Positive trend in certain cephalopod stocks

Cephalopod stocks have grown over the past five decades. According to a researcher at the Institute of Marine Research in Spain, global warming may have benefited cephalopods stocks as temperature changes and the disappearance of certain upwellings have forced some predator species away from cephalopod habitats.


In China cephalopod landings were expected to decline in 2016 due to poor squid catches. Forecasts show that production from overseas fishing operations will drop dramatically, from 879 000 tonnes in 2014, to an estimated 450 000 tonnes in 2016. One would expect that this dramatic fall in domestic and overseas fishing operations would lead to increased imports, but this is not thought to be the case due to the lack of low-priced raw materials available. Cephalopod imports are expected to drop from 635 000 tonnes in 2015 to approximately 510 000 tonnes in 2016. Consequently, China's processing industry had a lack of raw material in 2016, and thus cephalopod prices, mostly for squid, were expected to rise dramatically on the Chinese market.

El Niño affected squid landings in Chile and Peru significantly in 2016 during the winter and spring. As a consequence of poor catches, prices of squid have risen by up to 30 percent in these countries. Argentina has also had a terrible squid season, although this is part of a longer-term trend. In 2016 landings dropped for the third year in a row. Comparing only the first four months of 2016 and 2015, landings fell by 57.6 percent, from 75 200 tonnes to just 31 900 tonnes. Due to the very tight supply situation, prices were up by 29 percent, so that the total sales value dropped by 32.2 percent, a significant reduction.

Spanish imports of squid increased from almost all suppliers bar the main one, the Falkland Islands,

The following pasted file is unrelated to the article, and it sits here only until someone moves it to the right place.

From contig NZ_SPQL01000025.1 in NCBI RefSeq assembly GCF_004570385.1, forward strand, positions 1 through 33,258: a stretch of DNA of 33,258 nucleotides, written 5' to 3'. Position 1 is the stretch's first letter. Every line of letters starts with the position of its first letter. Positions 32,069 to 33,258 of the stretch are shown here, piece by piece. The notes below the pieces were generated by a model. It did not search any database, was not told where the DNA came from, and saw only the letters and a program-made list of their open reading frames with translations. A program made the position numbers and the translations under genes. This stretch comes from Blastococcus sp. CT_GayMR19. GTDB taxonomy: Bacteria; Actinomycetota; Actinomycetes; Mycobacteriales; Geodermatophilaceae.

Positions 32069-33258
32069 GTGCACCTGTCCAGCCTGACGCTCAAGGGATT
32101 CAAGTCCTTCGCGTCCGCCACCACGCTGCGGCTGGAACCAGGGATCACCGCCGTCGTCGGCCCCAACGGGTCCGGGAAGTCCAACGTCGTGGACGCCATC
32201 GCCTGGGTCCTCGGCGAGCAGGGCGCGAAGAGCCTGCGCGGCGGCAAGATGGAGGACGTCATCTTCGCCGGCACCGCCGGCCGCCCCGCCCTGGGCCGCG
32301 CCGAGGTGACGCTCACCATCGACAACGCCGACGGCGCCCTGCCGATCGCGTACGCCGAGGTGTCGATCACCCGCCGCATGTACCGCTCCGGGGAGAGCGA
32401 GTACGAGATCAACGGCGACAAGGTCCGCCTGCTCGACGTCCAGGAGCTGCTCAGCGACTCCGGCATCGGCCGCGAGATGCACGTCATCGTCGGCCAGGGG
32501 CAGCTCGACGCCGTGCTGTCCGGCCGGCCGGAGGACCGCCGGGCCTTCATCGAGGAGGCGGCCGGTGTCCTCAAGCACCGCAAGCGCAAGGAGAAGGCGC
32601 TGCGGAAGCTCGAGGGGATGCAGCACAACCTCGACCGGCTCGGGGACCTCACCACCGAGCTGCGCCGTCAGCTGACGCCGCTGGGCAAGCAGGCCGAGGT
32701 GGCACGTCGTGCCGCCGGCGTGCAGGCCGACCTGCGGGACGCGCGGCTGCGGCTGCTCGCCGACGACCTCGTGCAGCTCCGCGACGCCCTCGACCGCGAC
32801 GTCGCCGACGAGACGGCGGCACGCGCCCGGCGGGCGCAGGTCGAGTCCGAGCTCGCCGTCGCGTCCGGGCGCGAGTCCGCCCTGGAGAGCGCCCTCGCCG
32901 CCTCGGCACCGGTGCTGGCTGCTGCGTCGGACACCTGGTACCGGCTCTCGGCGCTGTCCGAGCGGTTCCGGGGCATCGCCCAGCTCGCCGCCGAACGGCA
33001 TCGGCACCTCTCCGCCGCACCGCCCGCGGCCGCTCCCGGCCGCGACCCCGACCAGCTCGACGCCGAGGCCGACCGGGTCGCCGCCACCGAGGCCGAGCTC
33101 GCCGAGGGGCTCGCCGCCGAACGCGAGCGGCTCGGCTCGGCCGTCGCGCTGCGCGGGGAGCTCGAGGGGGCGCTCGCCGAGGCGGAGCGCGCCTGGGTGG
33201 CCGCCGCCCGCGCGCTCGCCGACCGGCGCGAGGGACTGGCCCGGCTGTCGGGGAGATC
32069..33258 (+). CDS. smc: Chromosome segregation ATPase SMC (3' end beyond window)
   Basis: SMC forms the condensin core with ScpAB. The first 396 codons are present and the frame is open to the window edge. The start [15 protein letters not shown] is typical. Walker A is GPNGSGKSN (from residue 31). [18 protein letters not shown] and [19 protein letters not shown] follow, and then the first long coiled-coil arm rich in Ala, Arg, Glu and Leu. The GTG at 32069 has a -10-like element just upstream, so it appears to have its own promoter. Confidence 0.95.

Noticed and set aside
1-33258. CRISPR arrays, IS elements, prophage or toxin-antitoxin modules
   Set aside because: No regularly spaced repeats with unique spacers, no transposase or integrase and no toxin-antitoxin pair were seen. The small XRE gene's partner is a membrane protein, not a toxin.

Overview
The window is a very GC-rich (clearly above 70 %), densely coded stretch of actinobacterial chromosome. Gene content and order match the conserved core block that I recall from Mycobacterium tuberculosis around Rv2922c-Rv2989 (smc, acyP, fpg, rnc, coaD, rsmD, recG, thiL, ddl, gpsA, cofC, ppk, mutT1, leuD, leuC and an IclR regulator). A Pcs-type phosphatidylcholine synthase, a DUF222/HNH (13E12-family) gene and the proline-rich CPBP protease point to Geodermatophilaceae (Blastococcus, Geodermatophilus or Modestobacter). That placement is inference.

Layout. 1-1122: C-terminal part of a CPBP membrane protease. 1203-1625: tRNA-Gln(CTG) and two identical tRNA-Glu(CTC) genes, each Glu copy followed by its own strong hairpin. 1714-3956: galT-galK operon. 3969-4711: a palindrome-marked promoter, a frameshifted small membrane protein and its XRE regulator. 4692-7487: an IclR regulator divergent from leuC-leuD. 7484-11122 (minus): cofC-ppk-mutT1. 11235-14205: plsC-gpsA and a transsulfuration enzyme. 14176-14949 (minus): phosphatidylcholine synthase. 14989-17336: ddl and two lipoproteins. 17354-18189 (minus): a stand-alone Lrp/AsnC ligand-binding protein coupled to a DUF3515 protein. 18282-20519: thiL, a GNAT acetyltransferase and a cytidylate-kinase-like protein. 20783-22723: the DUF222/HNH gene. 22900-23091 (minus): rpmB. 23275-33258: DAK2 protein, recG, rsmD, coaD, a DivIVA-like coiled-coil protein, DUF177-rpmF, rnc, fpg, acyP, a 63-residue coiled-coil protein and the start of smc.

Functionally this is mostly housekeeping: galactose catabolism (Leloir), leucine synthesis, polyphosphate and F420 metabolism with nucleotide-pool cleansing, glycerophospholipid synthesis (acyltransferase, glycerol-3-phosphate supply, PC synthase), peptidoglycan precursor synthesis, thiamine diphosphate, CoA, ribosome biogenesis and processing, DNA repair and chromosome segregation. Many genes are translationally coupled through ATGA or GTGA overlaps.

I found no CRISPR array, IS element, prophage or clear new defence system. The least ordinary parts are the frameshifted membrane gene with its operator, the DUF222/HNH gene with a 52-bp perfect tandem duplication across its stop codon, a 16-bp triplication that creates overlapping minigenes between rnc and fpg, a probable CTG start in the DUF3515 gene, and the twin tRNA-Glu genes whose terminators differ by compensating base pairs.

Spain registers growth in squid imports

Squid imports into Spain during the first half of 2016 increased by 5.9 percent to 52 400 tonnes. Though there were reduced amounts being shipped by the main supplier, the Falkland Islands (Malvinas) by -19 percent, the second largest supplier, India, shipped 11 500 tonnes, up by 46 percent compared with the same period in 2015. Of the other important suppliers, Morocco, China, the USA and New Zealand all increased exports of squid to Spain during the review period.

Japan saw a decline in imports of squid during the first half of 2016, from 38 200 tonnes in 2015 to 34 500 tonnes in 2016 (-9.7 percent). All of the major suppliers to Japan shipped less squid during this period. China, which still accounts for about half of Japanese squid imports, reduced shipments by almost 6 percent to 17 400. Chile and Peru reduced shipments of squid to Japan by 19 percent and 37 percent respectively.

US imports of squid seem to be relatively stable. During the first six months of 2016, the USA imported 33 400 tonnes of squid compared with 33 500 tonnes during the same period in 2015. However, looking at developments over the past three to four years, US squid imports have been rising. In 2015, total US squid imports amounted to 72 150 tonnes compared with 66 500 tonnes in 2010.

FAO GLOBEFISH. The report analyses the squid market situation over the period January-October 2016